Study Guide

Easter Wings Themes

  • Religion

    If a poem's called "Easter Wings," it's no surprise that religion is a big player. But religion is a huge subject, folks, and Herbert plays with our expectations and takes us in some unexpected directions. For instance, you might assume that the poem would actually be about Easter: Christ's death, resurrection, and appropriate Christian rejoicing. We do get some of the rejoicing, but the speaker sidesteps the main event, first taking us back way before the crucifixion, to focus on Adam and the fall, then way after, to tell us about himself in 1633. That means that the poem is less about Easter itself and more about the origins and repercussions of Easter: why Christ's victories, so to speak, were and continue to be necessary in the Christian faith.

    Questions About Religion

    1. Even though Adam and Eve are never mentioned by name, what role do they play in the poem? 
    2. Can sin and affliction ever be positive? How do you think our speaker would answer that question?
    3. The first stanza begins with "wealth and store" and goes to "poor," a decline from good to bad. But the second stanza begins in "sorrow" and only gets worse. Why the difference? 
    4. How is Christ's resurrection a paradox, according to our speaker?

    Chew on This

    Adam started it, but according to our speaker, every Christian continues sinning until they can "rise" with Christ and obtain forgiveness.

    "Easter Wings" paints so grim a picture of human life that happiness can only be found in religious devotion. Which is precisely Herbert's point.

  • Weakness

    Weakness is a double-edged sword in "Easter Wings." On the one hand, it's seriously bad. Adam is weak-willed and ends up "most poor." The speaker arrives in sorrow and endures so much that he collapses into line 15, "most thin"—and all because of Adam's weakness in the first place. But on the other hand, weakness is also opportunity. If humans didn't fall so low, they could never soar up to God like birds, to sing his praises and gain forgiveness. And Herbert emphasizes in lines 10 and 20 that it's also the journey itself, and not just the goal, that is full of hope and joy. Why else would he celebrate that Adam's fall will "further the flight" and that "affliction shall advance the flight"?

    Questions About Weakness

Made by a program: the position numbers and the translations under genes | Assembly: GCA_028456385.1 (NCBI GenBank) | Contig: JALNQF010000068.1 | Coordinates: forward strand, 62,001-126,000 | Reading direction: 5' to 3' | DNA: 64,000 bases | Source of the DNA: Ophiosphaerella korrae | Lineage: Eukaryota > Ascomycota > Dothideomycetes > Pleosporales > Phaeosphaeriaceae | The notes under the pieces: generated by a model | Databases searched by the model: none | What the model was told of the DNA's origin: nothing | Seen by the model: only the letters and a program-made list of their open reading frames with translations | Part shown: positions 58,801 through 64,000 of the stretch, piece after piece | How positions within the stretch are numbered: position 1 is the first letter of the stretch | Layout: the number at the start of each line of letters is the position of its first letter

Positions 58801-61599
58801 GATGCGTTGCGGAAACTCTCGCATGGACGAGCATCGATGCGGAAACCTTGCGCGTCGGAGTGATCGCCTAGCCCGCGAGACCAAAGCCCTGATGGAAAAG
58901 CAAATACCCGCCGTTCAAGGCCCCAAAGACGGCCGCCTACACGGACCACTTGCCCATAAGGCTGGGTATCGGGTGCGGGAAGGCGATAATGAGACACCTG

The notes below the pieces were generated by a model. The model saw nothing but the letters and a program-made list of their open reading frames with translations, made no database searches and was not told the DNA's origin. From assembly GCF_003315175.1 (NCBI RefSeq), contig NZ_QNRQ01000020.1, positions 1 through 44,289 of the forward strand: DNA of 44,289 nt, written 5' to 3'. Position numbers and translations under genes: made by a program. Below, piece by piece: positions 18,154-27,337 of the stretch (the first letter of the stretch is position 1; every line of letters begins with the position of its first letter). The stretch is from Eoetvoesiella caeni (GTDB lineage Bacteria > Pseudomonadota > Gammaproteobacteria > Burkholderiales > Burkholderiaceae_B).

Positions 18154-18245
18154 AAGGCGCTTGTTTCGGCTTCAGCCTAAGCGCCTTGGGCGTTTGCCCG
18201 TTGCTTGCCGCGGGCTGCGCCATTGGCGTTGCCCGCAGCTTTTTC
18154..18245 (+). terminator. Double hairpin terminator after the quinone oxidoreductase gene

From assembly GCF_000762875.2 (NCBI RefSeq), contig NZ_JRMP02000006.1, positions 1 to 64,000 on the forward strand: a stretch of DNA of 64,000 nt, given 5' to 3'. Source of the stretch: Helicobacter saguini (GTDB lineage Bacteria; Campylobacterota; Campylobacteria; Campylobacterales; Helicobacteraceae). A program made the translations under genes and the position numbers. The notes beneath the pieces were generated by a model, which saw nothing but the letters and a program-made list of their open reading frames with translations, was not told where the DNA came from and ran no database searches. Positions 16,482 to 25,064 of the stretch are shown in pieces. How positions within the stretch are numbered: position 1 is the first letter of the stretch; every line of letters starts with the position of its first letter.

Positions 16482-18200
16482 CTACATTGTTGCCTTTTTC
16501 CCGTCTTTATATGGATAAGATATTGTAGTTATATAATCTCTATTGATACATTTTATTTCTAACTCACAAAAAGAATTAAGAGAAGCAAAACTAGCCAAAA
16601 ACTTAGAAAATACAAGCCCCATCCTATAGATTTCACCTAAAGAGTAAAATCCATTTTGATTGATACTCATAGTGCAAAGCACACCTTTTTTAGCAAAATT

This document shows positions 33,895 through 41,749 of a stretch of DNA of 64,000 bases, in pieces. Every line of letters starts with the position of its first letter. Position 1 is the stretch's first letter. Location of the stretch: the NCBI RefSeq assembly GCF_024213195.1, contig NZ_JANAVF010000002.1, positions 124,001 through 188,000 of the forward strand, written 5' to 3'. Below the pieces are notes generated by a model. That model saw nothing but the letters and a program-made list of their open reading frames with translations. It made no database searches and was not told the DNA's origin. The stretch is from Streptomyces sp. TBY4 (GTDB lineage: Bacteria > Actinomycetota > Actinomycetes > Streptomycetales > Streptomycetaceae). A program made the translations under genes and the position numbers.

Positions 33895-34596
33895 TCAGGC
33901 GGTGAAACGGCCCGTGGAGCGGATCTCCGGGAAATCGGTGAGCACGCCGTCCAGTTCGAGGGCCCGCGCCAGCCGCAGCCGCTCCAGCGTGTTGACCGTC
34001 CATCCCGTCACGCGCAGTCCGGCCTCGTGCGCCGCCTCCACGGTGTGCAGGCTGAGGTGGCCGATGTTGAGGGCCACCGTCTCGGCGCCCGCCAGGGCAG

1. Why do "most poor" and "most thin" form the shortest lines in the poem? What does that tell you about the relationship between the poem's form and the poem's themes?
    2. Why do you think Herbert repeats "more" in line 3?
    3. How much of this weakness is just a natural part of being human and how much results from choice, according to Herbert? 
    4. What is a "tender age"? Is it bad or good? And what does it have to do with weakness?

    Chew on This

    The speaker's weakness derives more from Adam's sin than his own sins. At least, that's what Herbert suggests.

    Although God's punishments contribute to the speaker's weakness, according to the poem, God's strength allows the speaker to overcome it.

  • Transformation

    You can't even read two lines without "Easter Wings" transforming before your very eyes, dropping syllables right and left as it shapes itself into a pair of wings. Even on a smaller scale, Herbert matches the stanza's transformation with the theme of transformation. As Adam falls from comfort to poverty and the speaker goes from sad to saddest, the lines follow the same pattern, contracting into two syllables. And when the speaker looks forward to rising out of this mess, the lines expand just as joyously as his hope. Herbert's bird imagery, expressed through similes and metaphor, gives the idea of transformation an extra, feathered dimension.

    Questions About Transformation

    1. How and why does the shape of the poem support the idea of transformation?
    2. When is transformation good and when is it bad, according to Herbert? What's with this bird imagery? How does it advance the poem's meaning and themes.
    3. What is God's role in human transformation, according to the poem?

    Chew on This

    The changing shape of each stanza mirrors the transformation of the speaker, plain and simple.

    Using the language of flight, Herbert compares the speaker's religious transformation to the soaring of a bird.

  • Sin

    We know Herbert never misses a shot at a good paradox, and sin is no exception. But is there anything contradictory about sin? Isn't it just purely, through-and-through bad? Wait just a second. As it's portrayed in "Easter Wings," sin is a complex and multidimensional beast, responsible for humankind's greatest sorrow as well as its greatest promise. Why? Because, according to Herbert, sin allows the speaker to repent and share this Easter with Christ in rising out of a pretty grim world.

    Questions About Sin

    1. According to Herbert, is original sin different than individual sin? Are they different to God?
    2. In the poem, what is the relationship between sin and wellbeing, both material and physical?
    3. How does God punish sin, according to the poem?
    4. What does sin have to do with Easter for our speaker?

    Chew on This

    Sin is a doubled-edged sword in "Easter Wings": it's both good and bad, unavoidable and repentable.

    In "Easter Wings" sin is inversely correlated with wellbeing: as sin goes up, health and happiness go down.